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Easy Tips For Growing Climbing Roses

Easy Tips For Growing Climbing Roses


    

Easy Tips For Growing Climbing Roses

by Helena Snider

Often mistaking as vines, climbing roses is a unique kind of rose. They are not real vines however because they do not actually cling on to walls. Here are some easy tips on growing climbing roses that you can use to turn any venue into a grand palace. There are many variations of this gorgeous decorative flower. Here are some easy tips for deciding which of the variations is most suited for your garden and how to cultivate them as well.

Because climbing roses do not have the capabilities to hold onto structures like vines do, they need help from us. Growers can loosely attach the plant to a structure or wind it through the structure. Some types of structures you can grow climbing roses on are trellis', arbors, fences, sheds, pillars, walls or almost any other large, solid structures. Climbing roses that are trained to grow laterally rather then vertically often produce more blooms. Vertically trained climbing roses will produce short spurs along their main stem or canes which will produce blooms.

The requisite six-hour sun exposure for roses is also on the climbing roses care checklist, regardless of the variety that you choose.

Because of the variety in the breeds of climbing roses, you have to figure out which one is right for the framework that you are going to place them on. Each breed grows to a certain length, that may be too short or too heavy for your frame. Climates also play a role in determining the best breed to use.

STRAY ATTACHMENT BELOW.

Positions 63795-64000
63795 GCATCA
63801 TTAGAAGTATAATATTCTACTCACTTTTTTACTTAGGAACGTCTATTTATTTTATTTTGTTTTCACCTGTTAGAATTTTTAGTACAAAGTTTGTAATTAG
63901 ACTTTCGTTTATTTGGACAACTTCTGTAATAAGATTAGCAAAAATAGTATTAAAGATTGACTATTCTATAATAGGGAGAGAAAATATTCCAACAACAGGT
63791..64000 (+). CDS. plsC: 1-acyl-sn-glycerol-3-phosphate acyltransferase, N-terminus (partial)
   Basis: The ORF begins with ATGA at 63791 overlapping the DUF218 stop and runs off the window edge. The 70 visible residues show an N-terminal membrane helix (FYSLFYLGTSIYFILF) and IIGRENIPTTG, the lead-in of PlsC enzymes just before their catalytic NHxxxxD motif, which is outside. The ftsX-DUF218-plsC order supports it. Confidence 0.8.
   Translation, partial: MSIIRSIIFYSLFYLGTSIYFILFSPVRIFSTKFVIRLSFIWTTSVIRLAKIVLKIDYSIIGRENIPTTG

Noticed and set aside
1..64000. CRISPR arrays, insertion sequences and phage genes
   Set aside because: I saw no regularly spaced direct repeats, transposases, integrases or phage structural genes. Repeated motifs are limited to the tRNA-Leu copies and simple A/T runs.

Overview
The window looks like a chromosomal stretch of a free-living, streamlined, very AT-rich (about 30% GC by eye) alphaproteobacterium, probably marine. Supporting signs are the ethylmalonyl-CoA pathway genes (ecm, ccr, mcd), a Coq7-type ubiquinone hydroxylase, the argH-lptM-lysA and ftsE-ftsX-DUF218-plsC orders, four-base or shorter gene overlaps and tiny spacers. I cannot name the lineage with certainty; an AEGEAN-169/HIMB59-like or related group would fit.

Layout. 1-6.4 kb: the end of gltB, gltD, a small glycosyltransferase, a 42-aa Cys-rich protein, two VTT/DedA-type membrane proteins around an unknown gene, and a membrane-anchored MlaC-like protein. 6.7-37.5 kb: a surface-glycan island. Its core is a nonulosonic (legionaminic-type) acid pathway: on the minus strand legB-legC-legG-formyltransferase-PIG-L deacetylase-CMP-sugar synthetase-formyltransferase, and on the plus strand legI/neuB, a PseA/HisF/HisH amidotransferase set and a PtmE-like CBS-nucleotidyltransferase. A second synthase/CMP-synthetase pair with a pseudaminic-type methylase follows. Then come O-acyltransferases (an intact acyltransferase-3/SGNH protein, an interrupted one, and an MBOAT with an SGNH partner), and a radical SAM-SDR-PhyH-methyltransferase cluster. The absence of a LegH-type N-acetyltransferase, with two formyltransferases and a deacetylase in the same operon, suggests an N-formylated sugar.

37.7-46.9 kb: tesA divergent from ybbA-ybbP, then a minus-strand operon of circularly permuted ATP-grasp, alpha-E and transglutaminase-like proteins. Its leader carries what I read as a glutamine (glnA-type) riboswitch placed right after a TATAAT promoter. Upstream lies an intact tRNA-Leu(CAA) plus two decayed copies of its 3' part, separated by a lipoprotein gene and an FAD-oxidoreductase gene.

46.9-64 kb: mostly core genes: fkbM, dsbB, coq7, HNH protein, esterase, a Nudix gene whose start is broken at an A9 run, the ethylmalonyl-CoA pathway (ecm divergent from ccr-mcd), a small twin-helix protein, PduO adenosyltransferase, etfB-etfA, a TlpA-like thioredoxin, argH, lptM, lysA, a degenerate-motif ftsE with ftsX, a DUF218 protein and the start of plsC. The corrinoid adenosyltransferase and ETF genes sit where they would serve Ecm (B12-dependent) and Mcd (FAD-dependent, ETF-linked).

Climbing roses have breeds which are seasonal. An example of this is the 'Spring Bloomer', that blooms every spring. If you want something that flowers all-year round, 'Everbloomers' are a good choice.

One big difference between climbing roses and other types of rose plants is that they require very little pruning. There is no need to prune the plant for the first two years. If climbing roses are pruned every year like other rose plants, the opposite will happen to the climbers; they will produce fewer blooms. Owners can get away with pruning their climbing roses every three or four years.

The trimming action should be limited to eliminating the tiny or old canes located on the bottom, as the newer canes must be left alone to bloom and lengthen.

The thing to remember with climbing roses is that you have to be patient. They may take a little while to get established and start blooming right after they are planted. But, when they do become established, the fragrance and the beauty of their colors are well worth the wait.

About the Author:
Helena Snider is a recognized guru of Rose Gardening. If you want to learn more about Rose Gardening you should check out her free tips on growing climbing roses at http://rosegardeningguidebook.com.


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